GENEVA/PARIS • This year is on track to be among the hottest ever and that would make 2015-2019 the world's hottest five-year period on record, the World Meteorological Organisation (WMO) said yesterday.
It is too soon to definitely attribute Europe's current blistering heatwave to climate change but it is "absolutely consistent" with extremes linked to the impact of greenhouse gas emissions, the United Nations agency said.
"Heatwaves will become more intense, they will become more drawn out, they will become more extreme, they will start earlier and they will finish later," WMO spokesman Clare Nullis told a briefing in Geneva.
"We are still only at the end of June, but it seems like the Earth is set to experience its five warmest years on record, so that is 2015 to 2019 inclusive," she said. From January to May, 2019 ranked as the third warmest year, she added.
Meanwhile, temperatures in France yesterday reached a record-breaking high of 45.1 deg C in the village of Villevieille in the southern department of Gard, weather forecaster Meteo France said, surpassing the previous high of 44.1 deg C recorded in August 2003.
Governments warned citizens to take extra precautions, with the week-long heatwave causing a build-up of pollution and fears of an increase in emergency calls across Europe.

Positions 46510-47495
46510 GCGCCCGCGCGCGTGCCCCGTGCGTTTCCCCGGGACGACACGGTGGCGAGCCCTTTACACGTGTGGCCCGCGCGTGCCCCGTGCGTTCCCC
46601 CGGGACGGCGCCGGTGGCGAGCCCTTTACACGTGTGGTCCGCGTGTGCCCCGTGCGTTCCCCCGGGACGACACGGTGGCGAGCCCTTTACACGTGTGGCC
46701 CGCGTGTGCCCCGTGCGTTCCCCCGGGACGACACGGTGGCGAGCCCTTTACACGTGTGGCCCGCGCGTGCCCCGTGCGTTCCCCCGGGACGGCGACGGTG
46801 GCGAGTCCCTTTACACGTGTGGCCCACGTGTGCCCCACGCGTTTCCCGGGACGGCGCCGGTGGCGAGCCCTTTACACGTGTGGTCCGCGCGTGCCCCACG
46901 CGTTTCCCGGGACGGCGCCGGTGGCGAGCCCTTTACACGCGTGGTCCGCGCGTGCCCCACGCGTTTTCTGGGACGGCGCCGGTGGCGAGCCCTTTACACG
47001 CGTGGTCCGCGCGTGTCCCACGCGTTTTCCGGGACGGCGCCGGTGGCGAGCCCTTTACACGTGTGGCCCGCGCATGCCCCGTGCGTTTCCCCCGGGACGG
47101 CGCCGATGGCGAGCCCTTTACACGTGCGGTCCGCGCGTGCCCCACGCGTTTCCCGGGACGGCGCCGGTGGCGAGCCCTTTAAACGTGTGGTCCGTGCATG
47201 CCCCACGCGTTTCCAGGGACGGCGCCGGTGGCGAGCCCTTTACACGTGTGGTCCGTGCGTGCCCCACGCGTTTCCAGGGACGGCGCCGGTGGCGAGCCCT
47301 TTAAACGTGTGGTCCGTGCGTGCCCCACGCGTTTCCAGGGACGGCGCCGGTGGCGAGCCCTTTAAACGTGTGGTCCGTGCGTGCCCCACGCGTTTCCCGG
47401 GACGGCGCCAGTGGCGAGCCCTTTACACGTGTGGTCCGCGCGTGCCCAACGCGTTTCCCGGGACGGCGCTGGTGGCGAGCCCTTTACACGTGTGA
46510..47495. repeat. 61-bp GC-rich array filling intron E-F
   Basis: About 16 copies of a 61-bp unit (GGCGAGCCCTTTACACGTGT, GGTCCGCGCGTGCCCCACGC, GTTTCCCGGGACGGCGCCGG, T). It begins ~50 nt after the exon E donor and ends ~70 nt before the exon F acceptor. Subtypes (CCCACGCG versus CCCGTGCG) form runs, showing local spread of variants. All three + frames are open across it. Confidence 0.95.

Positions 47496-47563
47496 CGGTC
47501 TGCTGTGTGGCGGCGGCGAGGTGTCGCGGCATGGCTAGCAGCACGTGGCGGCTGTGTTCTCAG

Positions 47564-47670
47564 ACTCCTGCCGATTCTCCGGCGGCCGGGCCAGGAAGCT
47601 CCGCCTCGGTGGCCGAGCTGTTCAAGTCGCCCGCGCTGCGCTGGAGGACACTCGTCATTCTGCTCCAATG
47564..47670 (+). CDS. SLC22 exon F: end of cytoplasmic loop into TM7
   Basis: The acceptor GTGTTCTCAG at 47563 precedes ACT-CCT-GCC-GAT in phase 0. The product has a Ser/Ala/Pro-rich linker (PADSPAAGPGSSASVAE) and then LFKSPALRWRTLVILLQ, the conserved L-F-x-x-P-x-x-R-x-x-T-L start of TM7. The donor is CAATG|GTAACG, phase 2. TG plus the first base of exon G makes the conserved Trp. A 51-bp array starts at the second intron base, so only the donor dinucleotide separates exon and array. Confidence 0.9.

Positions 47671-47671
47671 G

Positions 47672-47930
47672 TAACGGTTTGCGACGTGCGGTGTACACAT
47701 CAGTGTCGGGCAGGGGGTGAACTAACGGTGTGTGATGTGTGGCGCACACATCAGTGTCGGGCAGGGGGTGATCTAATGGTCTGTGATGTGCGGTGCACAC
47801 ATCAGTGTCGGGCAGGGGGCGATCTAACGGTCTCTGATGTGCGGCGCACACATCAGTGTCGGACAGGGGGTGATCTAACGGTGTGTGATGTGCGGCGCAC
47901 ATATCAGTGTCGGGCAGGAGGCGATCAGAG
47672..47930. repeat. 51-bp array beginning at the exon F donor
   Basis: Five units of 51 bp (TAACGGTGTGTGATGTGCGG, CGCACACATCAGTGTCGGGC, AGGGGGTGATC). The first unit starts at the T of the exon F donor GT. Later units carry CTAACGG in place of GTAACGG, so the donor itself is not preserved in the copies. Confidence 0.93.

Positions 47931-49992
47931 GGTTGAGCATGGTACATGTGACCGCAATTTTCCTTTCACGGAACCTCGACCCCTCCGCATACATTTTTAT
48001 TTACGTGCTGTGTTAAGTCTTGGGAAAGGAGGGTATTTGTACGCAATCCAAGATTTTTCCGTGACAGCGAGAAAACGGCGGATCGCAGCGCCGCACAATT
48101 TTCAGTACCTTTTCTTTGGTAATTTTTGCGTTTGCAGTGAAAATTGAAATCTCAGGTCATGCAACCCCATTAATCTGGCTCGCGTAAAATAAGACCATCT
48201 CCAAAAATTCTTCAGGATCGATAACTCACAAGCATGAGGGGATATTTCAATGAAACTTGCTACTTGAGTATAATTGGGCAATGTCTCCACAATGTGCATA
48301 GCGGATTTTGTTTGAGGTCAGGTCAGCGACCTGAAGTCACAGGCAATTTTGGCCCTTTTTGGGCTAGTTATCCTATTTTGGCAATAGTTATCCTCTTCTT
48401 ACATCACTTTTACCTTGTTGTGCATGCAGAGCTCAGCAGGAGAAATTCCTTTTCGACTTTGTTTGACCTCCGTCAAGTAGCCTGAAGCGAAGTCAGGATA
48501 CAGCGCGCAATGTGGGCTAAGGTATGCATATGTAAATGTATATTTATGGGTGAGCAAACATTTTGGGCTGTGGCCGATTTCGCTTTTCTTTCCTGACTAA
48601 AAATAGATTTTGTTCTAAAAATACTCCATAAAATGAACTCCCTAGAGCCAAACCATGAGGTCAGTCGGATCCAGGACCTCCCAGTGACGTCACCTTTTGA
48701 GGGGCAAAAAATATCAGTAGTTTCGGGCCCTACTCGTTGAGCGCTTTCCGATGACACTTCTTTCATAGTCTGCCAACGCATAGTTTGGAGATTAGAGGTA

French President Emmanuel Macron warned that such extreme weather is likely to become more frequent as a result of global warming.
"We will need to change our set-up, our way of working, build differently," he said, stressing a necessary "adaption of society and its habits".
Separately, a forest fire in Torre del Espanol in Spain's north-eastern Catalonia region raged out of control yesterday, devouring at least 60 sq km of land despite the efforts of hundreds of firefighters.
Some 400 firefighters backed by around 230 soldiers and 15 aerial tanker aircraft were at the scene of the blaze.
"The situation is critical," said fire service chief Antonio Ramos. "We haven't seen a fire like this (in the region) in 20 years."
With temperatures expected to hit 43 deg C yesterday, Spain has issued a "red level" warning to its population. Farmers were asked to stop all work across the region for 48 hours.
The country reported its first known death related to the record heatwave when a 17-year-old harvest worker died from heat stroke yesterday.
In the Italian city of Milan, a 72-year-old homeless man was found dead at the main train station after falling ill due to the heatwave, the local authorities said.
In Germany, at least four people died in bathing accidents in different parts of the country on Wednesday. Some areas were experiencing water shortages and some residents in the North Rhine-Westphalia state were told to use drinking water for vital purposes only or face a €1,000 (S$1,500) fine.
REUTERS, AGENCE FRANCE-PRESSE